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Questions raised about the reliability of portable drug tests

Police officers in Illinois and around the country often rely on portable drug-testing kits to help them determine whether or not motorists are impaired, but media reports about a Florida man wrongly accused of methamphetamine possession after eating a glazed donut have raised doubts about their reliability. The tests are inexpensive and easy for police officers in the field to use, but civil rights advocates say that they are the cause of tens of thousands of false arrests and prosecutions each year.

In December 2015, a police officer in Orlando used one of these kits to test flakes of a white substance after pulling over a vehicle for speeding. The man behind the wheel claims that he told the officer that the substance on the floor of his car was doughnut glaze, but he was taken into custody and held for 10 hours after a portable drug test twice identified the substance as the Class A drug methamphetamine. Charges against the man were subsequently dropped after a forensic lab confirmed that the substance was, in fact, sugar.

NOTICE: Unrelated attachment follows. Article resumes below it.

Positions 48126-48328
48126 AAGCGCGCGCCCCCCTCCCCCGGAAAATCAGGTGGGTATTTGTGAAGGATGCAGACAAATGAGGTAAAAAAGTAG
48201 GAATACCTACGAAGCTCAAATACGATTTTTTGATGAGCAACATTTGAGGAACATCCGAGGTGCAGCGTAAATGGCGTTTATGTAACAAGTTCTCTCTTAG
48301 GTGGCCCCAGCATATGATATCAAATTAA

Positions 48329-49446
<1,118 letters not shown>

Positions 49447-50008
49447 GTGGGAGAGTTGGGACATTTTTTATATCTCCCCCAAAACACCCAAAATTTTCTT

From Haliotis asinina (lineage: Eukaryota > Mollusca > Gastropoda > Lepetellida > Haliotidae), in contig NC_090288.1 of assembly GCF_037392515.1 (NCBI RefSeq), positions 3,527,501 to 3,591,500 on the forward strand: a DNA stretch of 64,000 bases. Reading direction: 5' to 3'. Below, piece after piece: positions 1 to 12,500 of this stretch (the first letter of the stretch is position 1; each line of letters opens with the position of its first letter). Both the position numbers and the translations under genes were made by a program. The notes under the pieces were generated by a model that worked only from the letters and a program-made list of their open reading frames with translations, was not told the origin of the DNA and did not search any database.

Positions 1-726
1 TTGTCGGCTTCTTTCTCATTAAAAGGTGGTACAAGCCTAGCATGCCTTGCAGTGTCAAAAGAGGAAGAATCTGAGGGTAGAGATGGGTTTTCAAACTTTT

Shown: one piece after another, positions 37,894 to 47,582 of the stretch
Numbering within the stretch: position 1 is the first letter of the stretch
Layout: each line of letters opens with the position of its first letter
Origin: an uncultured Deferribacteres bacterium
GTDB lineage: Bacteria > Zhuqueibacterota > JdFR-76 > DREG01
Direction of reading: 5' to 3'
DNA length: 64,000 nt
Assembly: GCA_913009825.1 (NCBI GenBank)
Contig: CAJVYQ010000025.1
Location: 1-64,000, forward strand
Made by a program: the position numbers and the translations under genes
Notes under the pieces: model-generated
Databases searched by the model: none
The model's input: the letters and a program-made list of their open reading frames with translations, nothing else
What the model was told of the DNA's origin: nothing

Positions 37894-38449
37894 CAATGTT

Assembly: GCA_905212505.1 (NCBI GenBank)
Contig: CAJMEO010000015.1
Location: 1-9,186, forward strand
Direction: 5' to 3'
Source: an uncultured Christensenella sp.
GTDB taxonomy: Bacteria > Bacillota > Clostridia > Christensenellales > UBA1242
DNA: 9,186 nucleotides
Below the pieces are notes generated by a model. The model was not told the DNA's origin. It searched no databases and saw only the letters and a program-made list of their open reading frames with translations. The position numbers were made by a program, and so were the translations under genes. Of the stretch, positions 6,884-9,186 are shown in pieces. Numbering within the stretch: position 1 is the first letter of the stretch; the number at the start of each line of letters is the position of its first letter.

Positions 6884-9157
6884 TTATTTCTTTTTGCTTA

The man has since filed a lawsuit against the city of Orlando and the kit manufacturer seeking damages of at least $15,000, and civil rights advocates say that his case should not be seen as an isolated incident. They point out that portable drug-testing kits generally produce results based on simple chemical reactions, but these reactions can be triggered by dozens of benign substances commonly found in medicine cabinets and pantries as well as illegal drugs.

Criminal defense attorneys may be familiar with the questions surrounding portable drug-testing kits, and they may recommend that prosecutors drop drug charges when the results provided by these kits are not supported by more reliable evidence. Attorneys could also urge their clients not to consent to voluntary searches of their vehicles, homes or persons.

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